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    Meet the Second Design of the Proof Queen’s Beast Series: The Unicorn of Scotland

    Posted on August 11, 2017

    By now, investors and collectors around the globe are familiar with the Queen’s Beast Series of gold and silver bullion coins from the Royal Mint. Launched in 2016, the 10-coin series is available in a growing number of options in 2017. What began with two gold bullion options and a 2 oz silver bullion coin, has now grown to feature platinum coins in the series and two design releases in the proof series.

    Followers of the bullion series know that the program has reached three releases at this point: The Lion of England, the Griffin of Edward III, and the Red Dragon of Wales. These coins arrived in this order, with the Lion of England first in 2016 and the Griffin and Red Dragon arriving second and third (respectively) in 2017.

    The Royal Mint is now ready with the Proof Queen’s Beast Coins, and while the first release of the series matches that of the bullion offering, there’s a surprise in store from the Royal Mint in terms of the proof coinage order. Available second, you won’t find the Griffin of Edward III or even the Red Dragon of Wales. Instead, get ready to meet the Majestic Unicorn of Scotland.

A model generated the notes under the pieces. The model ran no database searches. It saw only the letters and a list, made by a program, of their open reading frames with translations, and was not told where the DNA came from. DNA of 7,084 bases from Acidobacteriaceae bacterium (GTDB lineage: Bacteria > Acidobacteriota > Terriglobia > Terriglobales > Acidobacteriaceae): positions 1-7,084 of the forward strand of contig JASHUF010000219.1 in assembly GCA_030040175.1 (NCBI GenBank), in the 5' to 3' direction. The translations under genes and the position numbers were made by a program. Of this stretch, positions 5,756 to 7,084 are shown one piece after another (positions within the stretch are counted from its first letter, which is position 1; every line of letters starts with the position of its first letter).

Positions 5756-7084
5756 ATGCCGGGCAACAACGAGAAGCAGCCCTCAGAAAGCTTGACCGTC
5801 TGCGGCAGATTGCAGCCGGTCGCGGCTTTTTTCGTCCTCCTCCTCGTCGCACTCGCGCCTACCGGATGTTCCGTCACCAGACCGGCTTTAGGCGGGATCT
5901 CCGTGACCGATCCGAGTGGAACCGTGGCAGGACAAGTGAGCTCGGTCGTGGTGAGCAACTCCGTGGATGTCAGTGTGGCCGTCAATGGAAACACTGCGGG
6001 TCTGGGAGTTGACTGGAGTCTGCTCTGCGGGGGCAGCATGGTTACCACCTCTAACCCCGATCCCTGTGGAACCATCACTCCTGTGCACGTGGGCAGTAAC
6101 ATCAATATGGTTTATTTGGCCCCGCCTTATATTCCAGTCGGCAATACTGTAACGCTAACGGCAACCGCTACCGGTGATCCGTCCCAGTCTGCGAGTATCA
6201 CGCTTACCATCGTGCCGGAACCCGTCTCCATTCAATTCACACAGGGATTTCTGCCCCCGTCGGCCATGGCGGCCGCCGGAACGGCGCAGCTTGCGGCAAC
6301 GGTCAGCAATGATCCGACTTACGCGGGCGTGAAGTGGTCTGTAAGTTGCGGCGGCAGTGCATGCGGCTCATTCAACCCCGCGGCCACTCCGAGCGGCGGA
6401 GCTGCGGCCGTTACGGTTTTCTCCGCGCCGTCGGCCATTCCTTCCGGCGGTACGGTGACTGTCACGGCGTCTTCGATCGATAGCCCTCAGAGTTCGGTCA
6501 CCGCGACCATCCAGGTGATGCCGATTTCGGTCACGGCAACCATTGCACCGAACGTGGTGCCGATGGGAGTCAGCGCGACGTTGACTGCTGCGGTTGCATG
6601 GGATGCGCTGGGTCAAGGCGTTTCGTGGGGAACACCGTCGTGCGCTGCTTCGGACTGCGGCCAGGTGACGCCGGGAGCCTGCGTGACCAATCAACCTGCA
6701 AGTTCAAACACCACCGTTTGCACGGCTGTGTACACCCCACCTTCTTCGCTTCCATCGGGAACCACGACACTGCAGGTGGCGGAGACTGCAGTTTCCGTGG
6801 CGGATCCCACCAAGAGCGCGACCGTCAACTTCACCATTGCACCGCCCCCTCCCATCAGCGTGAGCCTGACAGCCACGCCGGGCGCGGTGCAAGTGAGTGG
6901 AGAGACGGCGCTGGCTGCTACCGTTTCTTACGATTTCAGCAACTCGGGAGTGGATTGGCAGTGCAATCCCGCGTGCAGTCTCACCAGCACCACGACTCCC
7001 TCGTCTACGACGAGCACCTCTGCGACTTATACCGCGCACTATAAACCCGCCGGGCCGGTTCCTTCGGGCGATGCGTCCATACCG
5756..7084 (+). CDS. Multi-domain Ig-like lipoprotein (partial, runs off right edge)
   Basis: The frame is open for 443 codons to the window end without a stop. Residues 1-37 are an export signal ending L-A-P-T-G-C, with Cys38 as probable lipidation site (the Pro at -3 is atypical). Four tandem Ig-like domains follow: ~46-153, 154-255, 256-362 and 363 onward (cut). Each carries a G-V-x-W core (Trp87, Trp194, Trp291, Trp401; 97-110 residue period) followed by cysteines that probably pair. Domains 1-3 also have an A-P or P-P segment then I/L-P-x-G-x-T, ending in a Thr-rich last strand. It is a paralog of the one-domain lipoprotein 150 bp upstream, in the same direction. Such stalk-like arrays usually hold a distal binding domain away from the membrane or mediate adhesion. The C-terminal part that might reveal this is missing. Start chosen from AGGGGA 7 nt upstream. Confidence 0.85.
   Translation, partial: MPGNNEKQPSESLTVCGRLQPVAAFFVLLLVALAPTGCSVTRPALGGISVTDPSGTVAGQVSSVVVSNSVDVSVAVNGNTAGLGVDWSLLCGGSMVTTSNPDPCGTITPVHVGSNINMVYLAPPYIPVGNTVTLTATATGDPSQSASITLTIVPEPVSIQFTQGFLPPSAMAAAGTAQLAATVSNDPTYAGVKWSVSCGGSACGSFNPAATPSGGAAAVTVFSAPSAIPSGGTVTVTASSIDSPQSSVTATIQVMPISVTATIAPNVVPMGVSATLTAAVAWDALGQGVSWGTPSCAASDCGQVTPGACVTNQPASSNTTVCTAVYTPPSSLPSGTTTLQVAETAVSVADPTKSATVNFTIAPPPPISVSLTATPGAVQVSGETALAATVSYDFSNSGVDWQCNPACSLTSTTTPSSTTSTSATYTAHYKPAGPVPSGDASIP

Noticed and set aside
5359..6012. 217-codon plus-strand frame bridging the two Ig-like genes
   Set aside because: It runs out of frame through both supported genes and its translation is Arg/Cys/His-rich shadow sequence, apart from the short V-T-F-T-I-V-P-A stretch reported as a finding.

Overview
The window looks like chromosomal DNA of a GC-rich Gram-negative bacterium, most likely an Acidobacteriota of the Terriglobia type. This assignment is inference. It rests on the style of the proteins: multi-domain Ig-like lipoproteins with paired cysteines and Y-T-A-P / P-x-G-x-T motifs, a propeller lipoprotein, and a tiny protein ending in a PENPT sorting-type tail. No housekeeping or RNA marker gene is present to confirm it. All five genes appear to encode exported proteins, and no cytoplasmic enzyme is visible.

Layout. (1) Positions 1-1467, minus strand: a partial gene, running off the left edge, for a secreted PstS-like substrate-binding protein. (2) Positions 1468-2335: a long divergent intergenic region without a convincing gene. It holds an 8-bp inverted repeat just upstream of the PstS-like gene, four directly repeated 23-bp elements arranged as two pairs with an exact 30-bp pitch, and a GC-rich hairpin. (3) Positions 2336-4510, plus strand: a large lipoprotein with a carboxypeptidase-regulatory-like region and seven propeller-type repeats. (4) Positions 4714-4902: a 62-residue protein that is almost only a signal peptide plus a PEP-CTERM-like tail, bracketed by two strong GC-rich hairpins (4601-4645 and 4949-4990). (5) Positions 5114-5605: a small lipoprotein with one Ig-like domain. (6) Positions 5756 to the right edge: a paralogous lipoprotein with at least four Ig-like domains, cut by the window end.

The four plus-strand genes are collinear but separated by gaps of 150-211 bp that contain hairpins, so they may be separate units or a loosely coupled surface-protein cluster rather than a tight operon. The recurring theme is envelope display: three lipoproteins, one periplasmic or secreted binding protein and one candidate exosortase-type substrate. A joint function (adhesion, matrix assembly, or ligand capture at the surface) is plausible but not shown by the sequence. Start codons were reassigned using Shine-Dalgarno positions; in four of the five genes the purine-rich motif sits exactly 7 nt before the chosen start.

Proof Queen’s Beast Coins

    As mentioned above, the Royal Mint stuck with the most important of heraldic creatures in the United Kingdom for the first release in both the bullion and proof collections. The Lion of England appeared first on the proof collection when it debuted in 2017. However, the Unicorn of Scotland was chosen for the second release of the proof series. Taken in historical context, the Unicorn of Scotland is next to the Lion of England in terms of longevity and importance to the United Kingdom (more on that shortly).

    For the 2017 Proof Queen’s Beast Unicorn coins, the Royal Mint offers both gold and silver coin options to those collectors looking to buy into this impressive program. JM Bullion carries a total of five different options for those looking buy gold or silver:

    Each of the coins in the Proof British Queen’s Beast Unicorn of Scotland release have different mintage figures. All of the proof coins ship inside of a protective box courtesy of the Royal Mint, and include a numbered Certificate of Authenticity from the mint. The gold coin contains .9999 pure gold content, while the silver coins have .999 pure silver content. The exact mintage figures and face values of the coins are as follows: